Is Blue Light from Smartphones Giving you Insomnia? Harvard Says Yes

Woman using smartphone in bed at night

We all know that smartphones can wreak havoc with our down time. Whether you’re addicted to checking for messages at 3 am or your smartphone is actually in your hands until 3 am every night, there’s one thing a lot of people don’t know – your smartphone could be causing you insomnia.

How Can My Smartphone Give Me Insomnia?

Studies at Harvard Medical School show that specific wave-lengths of light – such as those emitted from smartphones, tablets and other device screens – can suppress the production of melatonin by our brain. Melatonin is the sleep-wake hormone that regulates our body’s circadian rhythm according to the availability of light. That means when the sun goes down and it’s evening, melatonin is released primarily by the brain’s pineal gland, making you tired and sleepy.

At least, that’s the way it’s supposed to work. But a guy by the name of Thomas Edison and his buddy Joseph Wilson Swan came along and spoilt it all for us by patenting the carbon-thread incandescent lamp, more popularly known as the light bulb. As artificial lighting became more popular, our evenings grew longer and we started going to bed later.

With the advent of technology, the problem worsened, eventually making it possible for us to lie down in bed and still be “connected” via our smartphones. This resulted in something called blue light, which is emitted by most device screens including smartphones, tablets, laptops, PCs and even television sets.

The blue light emitted by these device screens acts much like a light bulb. The brain doesn’t know the difference between natural and artificial light, so as long as it’s exposed to any bright light, it thinks it’s still daytime and therefore delays the production of melatonin.

In a nutshell, more light equals less melatonin equals insomnia.

How Bad is the Problem?

It’s far more severe that we would think. For the average adult, getting anything less than 8 hours of sleep can lead to loss of alertness during the day, slower reaction times, daytime drowsiness, lack of concentration, weakened memory and many other problems. And it’s expensive, too. A study done in 2013 showed that $31.1 billion was spent on insomnia-related workplace accidents.

The U.S. Department of Transportation says that around 1,550 deaths are caused every year by drowsy drivers, and that number in on the rise.

Decades ago, insomnia used to be a rare condition. Today the story is very different. According to the Centers for Disease Control and Prevention, some 50-70 million US adults suffer from some sort of wakefulness or sleep disorder related to insomnia. 70 million is more than 20% of the country’s population of 319 million. And that’s just the diagnosed cases. Unreported cases could actually push that figure closer to 100 million, or a third of the population.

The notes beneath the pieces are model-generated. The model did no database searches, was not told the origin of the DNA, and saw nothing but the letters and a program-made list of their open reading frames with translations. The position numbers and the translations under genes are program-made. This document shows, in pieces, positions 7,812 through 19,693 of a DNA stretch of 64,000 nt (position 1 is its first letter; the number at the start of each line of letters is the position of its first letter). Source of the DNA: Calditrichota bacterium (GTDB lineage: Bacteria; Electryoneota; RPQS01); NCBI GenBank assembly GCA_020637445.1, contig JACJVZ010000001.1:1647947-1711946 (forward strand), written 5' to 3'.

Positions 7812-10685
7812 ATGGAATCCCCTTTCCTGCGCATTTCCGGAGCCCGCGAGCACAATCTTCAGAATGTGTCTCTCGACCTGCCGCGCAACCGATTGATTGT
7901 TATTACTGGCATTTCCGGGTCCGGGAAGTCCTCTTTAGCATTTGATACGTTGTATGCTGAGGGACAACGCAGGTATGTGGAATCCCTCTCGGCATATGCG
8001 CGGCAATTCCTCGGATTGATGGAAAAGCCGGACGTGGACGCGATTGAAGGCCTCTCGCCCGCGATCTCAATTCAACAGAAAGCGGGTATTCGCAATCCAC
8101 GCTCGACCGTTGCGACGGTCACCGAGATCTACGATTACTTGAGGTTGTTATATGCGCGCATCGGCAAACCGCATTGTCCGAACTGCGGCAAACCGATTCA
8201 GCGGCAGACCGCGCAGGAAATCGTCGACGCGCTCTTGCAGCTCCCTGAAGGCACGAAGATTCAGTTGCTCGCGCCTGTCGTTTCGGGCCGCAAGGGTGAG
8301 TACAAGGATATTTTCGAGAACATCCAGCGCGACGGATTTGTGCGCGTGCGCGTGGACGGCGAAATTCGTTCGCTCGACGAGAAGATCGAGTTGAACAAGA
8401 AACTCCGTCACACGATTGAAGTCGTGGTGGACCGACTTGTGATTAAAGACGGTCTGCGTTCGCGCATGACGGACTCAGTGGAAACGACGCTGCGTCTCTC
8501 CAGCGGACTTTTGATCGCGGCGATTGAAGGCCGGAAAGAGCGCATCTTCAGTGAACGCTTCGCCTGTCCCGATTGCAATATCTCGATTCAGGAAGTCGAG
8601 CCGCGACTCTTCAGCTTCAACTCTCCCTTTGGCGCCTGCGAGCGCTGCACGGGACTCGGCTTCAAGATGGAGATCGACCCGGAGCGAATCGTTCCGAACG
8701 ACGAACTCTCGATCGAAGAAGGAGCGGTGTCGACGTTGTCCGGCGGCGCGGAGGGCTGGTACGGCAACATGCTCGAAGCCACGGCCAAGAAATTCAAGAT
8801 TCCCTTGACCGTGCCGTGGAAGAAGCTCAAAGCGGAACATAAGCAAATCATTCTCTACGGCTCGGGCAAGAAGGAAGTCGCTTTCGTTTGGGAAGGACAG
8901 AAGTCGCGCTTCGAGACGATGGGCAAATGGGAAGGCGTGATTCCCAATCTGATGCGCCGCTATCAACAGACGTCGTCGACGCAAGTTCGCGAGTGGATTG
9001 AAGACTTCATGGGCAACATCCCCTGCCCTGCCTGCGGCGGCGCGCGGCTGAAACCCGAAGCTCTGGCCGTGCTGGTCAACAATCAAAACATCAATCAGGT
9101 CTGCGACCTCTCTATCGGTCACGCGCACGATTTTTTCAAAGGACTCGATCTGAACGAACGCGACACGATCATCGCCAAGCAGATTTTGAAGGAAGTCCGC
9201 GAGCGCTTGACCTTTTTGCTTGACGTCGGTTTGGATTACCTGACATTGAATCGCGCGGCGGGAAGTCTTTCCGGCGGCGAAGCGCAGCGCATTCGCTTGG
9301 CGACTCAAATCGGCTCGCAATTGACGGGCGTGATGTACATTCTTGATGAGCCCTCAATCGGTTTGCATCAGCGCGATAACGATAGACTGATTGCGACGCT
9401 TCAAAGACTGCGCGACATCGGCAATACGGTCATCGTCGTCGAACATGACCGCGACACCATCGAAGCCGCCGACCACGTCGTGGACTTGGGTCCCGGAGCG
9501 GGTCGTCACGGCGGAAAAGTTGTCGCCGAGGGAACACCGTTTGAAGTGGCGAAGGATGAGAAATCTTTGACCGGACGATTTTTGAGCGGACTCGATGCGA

So, one in three people may be suffering from some form of sleep disorder, and a huge chunk of that can be attributed to blue light.

Here’s What To Do if your Smartphone is Causing Insomnia

Of course, we can’t expect you to do away with your smartphone at night, so here are a few tips you can do to reduce the effect that blue light has on your body, brain and sleep.

Install a blue light app on your smartphone

One of the best I’ve seen is an app called f.lux, and it’s available for both mobile and desktop devices. What it does is to tweak your screen’s brightness in a way that the more harmful spectra of light are suppressed. It won’t cure your insomnia, but it may help you sleep better since it allows the body to produce the melatonin you need in order to get sleep.

Get a blue light screen filter

Another option is to buy and put a blue light filter on your devices. It’s basically a thin film that goes on top of you device’s display. The better ones, such as OcuShield, will let 95% of visible light pass through, but will filter out the spectra that could be causing your insomnia.

Try a melatonin supplement

This is a little more drastic course of action, but natural melatonin supplements such as Sprayable Sleep – a gentle melatonin spray – can help you compensate for the melatonin that your body isn’t producing enough of. It’s a much safer alternative to pills.

Set a rule for device use

The best way is, of course, prevention. If you can set a cut-off time for using smartphones or tablets before bedtime, you should be able to sleep much better in a matter of days. The best rule is to not use any electronic device or watch TV at least two hours before you hit the hay. That way your body is encouraged to produce the melatonin it needs to fall asleep naturally.

These methods all work differently for different people, but each of them has its own benefits. You can also try using eye masks or even use blackout curtains in your room.

However, if your insomnia is not directly related to blue light exposure, then a melatonin supplement could be the best solution for you. Do check with your doctor in case you are pregnant or currently suffering from any other condition that would conflict with melatonin use, but for the average adult over the age of 18, melatonin supplements have been relatively safe for many decades.

If the problem is with your smartphone, then what we’ve discussed above should help you sleep better at night and be more productive during the day.

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